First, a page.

June 13, 2016
35 Jesus went through all the towns and villages, teaching in their synagogues, proclaiming the good news of the kingdom and healing every disease and sickness.36 When he saw the crowds, he had compassion on them, because they were harassed and helpless, like sheep without a shepherd. 37 Then he said to his disciples, “The harvest is plentiful but the workers are few. 38 Ask the Lord of the harvest, therefore, to send out workers into his harvest field.”
There’s a word buried in today’s text we need to stop and walk around just a bit. It comes in v.36 and the word binds together the preceding and following verses with a kind of supernatural super glue. See if you can spot the word now. (Hint- it’s a phrase)
he had compassion on them
Compassion is one of those words we become a bit immune to. We see it a lot and we celebrate it, but there’s so much more to the word than we typically understand. The Greek word transliterated into English is, “splagchnizomai.” Phonetically it sounds like, “splangkh-nid’-zom-ahee.”
Here’s the interesting part. I typically associate compassion with some kind of merciful action toward another person in need. In this case Jesus “saw” the crowds, but he didn’t actually do anything for them. Yes, he was preaching and teaching and healing in all the towns and villages (see v.35). When he saw the crowds, he had compassion on them, because they were harassed and helpless, like sheep without a shepherd.
Compassion is nothing less than the heart of “Our Father” yearning to shepherd and care for his people. Splagchnizomai, or compassion, can’t be reduced to acts of mercy. Nor can it be defined as a feeling. Compassion is a disposition so deep in a person that the word literally means to come from the intestines. It’s something like the deep disposition you have toward the flourishing of your own children yet feeling it for a crowd of people you don’t even know yet. The word also appears in Luke 15:20 in describing the Father’s heart for the prodigal son when he began to run to meet him on the road.
Note what Jesus doesn’t say. He doesn’t say, “You all get out there and get busy helping people!” Nor is he telling them that they need to feel like he feels toward people. Watch this.
Then he said to his disciples, “The harvest is plentiful but the workers are few. 38 Ask the Lord of the harvest, therefore, to send out workers into his harvest field.”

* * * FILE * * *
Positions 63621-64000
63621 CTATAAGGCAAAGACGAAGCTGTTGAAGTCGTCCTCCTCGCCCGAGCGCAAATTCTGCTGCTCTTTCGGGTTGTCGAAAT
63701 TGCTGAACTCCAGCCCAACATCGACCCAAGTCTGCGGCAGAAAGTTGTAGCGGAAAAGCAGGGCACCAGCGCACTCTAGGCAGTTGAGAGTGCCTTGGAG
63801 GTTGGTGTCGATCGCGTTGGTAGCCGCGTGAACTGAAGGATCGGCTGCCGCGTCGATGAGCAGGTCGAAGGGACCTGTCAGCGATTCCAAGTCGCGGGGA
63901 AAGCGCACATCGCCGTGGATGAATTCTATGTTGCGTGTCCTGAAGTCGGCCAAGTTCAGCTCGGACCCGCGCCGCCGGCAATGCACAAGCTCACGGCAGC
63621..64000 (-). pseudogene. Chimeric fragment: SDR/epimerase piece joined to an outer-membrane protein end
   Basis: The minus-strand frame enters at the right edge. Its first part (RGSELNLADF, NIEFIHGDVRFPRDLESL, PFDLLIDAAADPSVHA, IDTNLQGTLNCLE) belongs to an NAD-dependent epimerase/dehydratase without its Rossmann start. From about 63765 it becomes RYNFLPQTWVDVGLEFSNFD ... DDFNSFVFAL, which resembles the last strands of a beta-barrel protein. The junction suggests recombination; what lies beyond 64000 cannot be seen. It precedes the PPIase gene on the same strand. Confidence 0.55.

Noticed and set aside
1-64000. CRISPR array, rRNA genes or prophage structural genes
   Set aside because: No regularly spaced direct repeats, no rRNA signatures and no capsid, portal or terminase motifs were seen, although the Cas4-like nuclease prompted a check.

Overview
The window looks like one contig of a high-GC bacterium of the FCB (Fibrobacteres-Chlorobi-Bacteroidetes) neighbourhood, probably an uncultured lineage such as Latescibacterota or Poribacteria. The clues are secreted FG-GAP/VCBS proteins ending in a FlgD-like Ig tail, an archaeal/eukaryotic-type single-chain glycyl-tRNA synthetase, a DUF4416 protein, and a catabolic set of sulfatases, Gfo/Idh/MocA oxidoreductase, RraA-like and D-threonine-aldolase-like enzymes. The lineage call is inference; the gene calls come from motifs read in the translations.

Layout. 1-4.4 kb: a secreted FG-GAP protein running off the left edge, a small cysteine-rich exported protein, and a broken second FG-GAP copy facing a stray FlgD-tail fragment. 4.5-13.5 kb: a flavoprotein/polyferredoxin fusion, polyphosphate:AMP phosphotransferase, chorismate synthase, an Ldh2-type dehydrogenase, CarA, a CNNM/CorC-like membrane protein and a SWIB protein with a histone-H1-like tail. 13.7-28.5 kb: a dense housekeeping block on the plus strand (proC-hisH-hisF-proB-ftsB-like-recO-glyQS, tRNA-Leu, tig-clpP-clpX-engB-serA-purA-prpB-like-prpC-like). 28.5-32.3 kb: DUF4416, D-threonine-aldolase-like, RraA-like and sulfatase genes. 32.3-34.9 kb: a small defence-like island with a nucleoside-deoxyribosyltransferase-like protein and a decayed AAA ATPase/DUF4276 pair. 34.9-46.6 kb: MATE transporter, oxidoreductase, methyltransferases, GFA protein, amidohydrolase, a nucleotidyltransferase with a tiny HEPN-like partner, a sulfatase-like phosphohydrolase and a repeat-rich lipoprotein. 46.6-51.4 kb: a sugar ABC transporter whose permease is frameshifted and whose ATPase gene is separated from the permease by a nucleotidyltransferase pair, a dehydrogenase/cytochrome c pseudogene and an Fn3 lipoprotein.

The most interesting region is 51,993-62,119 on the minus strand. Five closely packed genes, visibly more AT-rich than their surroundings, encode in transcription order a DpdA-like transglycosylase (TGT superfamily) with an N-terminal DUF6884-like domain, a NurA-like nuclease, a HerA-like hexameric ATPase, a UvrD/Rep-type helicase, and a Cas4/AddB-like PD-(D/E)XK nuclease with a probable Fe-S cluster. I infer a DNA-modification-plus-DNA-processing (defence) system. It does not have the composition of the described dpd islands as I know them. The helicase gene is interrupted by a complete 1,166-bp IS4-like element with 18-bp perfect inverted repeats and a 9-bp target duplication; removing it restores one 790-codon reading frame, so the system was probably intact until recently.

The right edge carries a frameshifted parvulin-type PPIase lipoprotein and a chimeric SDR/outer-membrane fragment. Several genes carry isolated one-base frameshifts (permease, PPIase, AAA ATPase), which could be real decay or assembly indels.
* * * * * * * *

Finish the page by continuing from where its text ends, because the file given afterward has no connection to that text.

He is asking them to start with God—to ask God. The heart of God for people can only be received from God. It cannot be conjured up. It cannot be an amped up faithfulness to duty. What we are talking about is you and I possessing the very heart of God for people. Anything else just leads to compassion fatigue. Jesus is asking his disciples to ask him to send them out into the harvest fields.
I think he wants them to know that this kind of deep compassionate disposition toward other people—a love that rises to the level of actual power—can only be given to them by him. He gives it in response to our asking him to send us out into the fields. When Jesus says, “I desire mercy, not sacrifice,” this is what he means. This is truly a “higher love” than a human being is capable of apart from the Holy Spirit.
I say this a lot on the Daily Text. True discipleship training is not learning more about God but being trained to be the carriers and bearers of the on-earth-as-it-is-in-heaven presence and power of God—which is Holy Love—in the world.
1. How does this challenge your understanding of compassion?
2. How is your discipleship taking you to a deeper place of divine compassion for others? Are you stuck? What might unstick you? Remember, it’s not about getting busier for God.
3. What if having a heart moved by the compassion of God is the secret to authentic preaching, teaching and healing? What happens when we settle for less than this?
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J.D. Walt, is a Bond Slave of the Lord Jesus Christ. firstname.lastname@example.org.